It was common in the past, for Huatung youths to leave their hometown due to its lack of opportunity to sustain their livelihood. In recent years, the youths are slowly returning, bringing gained experiences home with them.
This story highlights three youths who returned, and shares the efforts they have made in their community.
Chuang Chiao-yun: B&B Hostess Yujoy House Chuang Chiao-yun, an Amis from the Zhenbing Tribe of Taitung, spent close to 30 years working in Taiwan’s west coast and overseas. After returning to her east coast hometown, she took on the role as Hostess of Yujoy House. With no prior experience, she learned the operations of running a bed and breakfast (B&B) – from basic etiquette of welcoming guests, to leading a team, learning the booking system, accounting, B&B maintenance, and gardening. After three years as Hostess of Yujoy House, Chuang was invited to join ACF’s Hawaii Cultural Sustainability Educational Tour. Each year, ACF brings together ten to sixteen Huatung youth cultural workers across the private, public and non-profit sectors. Over a span of ten days in Hawaii, the group observes first-hand how Hawaii preserves and promotes its native culture, how it creates sustainable tourism, and modernizes tradition. After Chuang’s return from Hawaii, she actively connects with like-minded individuals to co-learn and co-organize events increasing positive influence in the community. Yujoy House was a project initiated by ACF in hopes to create constructive change in its community by providing hospitality training and job opportunities to youths. It hires locally, sourced goods and produces from neighbouring farmers, and provides business to nearby shops, restaurants and foot reflexology parlours. As part of its mission, 10% of Yujoy House’s profit goes back into the village, building water tanks, restoring the community centre, supporting family activities such as “Storytelling with Children” to name a few.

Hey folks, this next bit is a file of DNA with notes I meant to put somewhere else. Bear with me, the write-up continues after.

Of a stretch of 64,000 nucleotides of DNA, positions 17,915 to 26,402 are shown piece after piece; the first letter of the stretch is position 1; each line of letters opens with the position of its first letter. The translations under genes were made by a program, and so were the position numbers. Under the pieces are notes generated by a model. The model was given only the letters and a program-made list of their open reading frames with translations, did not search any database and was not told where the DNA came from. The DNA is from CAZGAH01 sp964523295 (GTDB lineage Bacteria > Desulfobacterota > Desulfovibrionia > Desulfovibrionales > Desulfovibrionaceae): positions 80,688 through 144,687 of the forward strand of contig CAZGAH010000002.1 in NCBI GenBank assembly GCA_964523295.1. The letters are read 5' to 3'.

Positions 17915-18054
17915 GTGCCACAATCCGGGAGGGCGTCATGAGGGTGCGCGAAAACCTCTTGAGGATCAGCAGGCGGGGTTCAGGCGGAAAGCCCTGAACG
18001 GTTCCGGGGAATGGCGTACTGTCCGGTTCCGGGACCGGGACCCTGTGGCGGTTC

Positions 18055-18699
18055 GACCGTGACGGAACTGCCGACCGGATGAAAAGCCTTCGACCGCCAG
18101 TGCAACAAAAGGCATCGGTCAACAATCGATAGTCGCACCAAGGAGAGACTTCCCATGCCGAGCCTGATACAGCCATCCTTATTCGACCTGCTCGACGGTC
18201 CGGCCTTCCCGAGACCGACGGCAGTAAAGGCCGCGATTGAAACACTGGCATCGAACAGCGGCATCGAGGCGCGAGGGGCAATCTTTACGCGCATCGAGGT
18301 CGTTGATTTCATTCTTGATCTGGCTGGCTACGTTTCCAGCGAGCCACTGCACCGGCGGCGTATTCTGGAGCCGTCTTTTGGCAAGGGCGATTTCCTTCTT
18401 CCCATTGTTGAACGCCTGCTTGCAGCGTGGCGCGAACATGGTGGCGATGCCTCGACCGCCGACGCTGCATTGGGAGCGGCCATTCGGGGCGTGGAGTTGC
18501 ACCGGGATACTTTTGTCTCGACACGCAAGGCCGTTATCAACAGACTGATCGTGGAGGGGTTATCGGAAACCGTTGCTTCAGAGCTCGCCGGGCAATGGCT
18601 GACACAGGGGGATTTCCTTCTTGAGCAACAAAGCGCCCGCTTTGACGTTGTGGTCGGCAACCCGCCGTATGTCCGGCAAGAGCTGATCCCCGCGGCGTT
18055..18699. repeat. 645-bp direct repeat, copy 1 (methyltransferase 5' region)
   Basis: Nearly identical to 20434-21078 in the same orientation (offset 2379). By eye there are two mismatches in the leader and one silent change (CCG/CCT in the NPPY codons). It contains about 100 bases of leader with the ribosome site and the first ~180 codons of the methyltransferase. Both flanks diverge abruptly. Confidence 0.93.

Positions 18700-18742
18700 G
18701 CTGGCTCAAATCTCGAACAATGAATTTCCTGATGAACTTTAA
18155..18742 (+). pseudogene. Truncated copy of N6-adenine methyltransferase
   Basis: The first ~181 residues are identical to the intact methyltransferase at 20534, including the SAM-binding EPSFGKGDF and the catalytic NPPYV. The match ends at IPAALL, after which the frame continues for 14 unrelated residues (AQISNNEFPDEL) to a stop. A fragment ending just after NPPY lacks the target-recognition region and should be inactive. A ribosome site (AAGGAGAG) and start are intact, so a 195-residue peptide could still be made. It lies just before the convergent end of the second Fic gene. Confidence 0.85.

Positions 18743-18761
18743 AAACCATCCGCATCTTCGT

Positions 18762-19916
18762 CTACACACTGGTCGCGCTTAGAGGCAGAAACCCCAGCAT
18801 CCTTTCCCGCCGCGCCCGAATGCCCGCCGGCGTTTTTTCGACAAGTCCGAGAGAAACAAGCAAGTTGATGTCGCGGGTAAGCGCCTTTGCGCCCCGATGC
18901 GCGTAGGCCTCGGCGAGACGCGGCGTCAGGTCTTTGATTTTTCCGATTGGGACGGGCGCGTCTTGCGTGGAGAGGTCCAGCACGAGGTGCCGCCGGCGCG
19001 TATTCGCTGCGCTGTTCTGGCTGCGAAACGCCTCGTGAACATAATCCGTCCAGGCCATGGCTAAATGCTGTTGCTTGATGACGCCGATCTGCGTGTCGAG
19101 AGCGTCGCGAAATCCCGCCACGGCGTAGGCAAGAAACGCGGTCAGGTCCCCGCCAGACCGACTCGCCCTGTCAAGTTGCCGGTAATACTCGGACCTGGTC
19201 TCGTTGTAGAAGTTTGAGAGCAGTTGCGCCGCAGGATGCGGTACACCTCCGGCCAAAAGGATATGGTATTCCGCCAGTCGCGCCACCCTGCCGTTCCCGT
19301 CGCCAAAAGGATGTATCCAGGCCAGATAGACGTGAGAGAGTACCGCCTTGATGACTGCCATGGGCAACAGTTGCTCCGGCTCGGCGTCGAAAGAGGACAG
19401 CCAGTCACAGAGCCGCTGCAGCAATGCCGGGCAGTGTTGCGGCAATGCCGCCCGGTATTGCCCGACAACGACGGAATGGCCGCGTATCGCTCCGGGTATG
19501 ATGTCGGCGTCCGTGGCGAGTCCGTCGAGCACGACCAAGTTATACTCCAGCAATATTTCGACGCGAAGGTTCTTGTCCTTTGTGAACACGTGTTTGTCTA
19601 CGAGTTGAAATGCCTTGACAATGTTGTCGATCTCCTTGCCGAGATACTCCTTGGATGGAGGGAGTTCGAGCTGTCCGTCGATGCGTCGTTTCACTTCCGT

Wu Mei-fong: Restauranteur Magelahai Restaurant Wu Mei-fong spent many years working as a cook in Taipei. On one occasion, after her return to her native Amis village in Taitung, ACF Chair Stanley Yen spontaneously had her cook a traditional Amis meal for a group of Taipei friends. Within the day, with help from village members to gather fresh produce on land and at sea, and using tableware from her own home, she was able to put together a meal which impressed the city visitors. This experience encouraged her, for the first time, to pursue a path which will allow her to share her native culture and make a positive mark on her community. As a participant of ACF’s Hawaii Cultural Sustainability Educational Tour, the experience widened her horizon. She particularly thrived outside of the lecture-rooms, noticing details such as the native Hawaiian way of weaving, and goods created from it. She found the tribes using pandanus and coconut fibers for thatching, and compared it with a similar shell ginger at home. The dancers at the Polynesian Cultural Center inspired her with their passion and knowledge of their own culture. Following her return to Taiwan, she keenly engaged with village members to actively find ways to preserve and showcase their heritage.
Li Ai: Restaurant and B&B Partner Pakelang Li Ai, son of Pakelang’s proprietor Hawang, returned from the west coast years prior because he deeply missed the Huatung ocean. A graduate of Taitung’s hospitality school, National Cheng Kung Commercial & Aquaculture Senior Vocational High School, he brings new perspectives to the family business. With his cooking skills, he innovates new dishes with wild caught fish and mountain vegetables. Li Ai intends to take measures in focusing on the restaurant’s food safety and hygiene by adopting good practices for sanitation. Together with his father, he also hopes to recreate the Pakelang B&B into a stay which is more suited for the modern-day traveller, yet maintaining its original theme.
Besides the three, many other village youths have begun taking measures to adopt new methods which will help sustain their communities and heritage. Together, they connect, share experiences to find back their culture and confidence.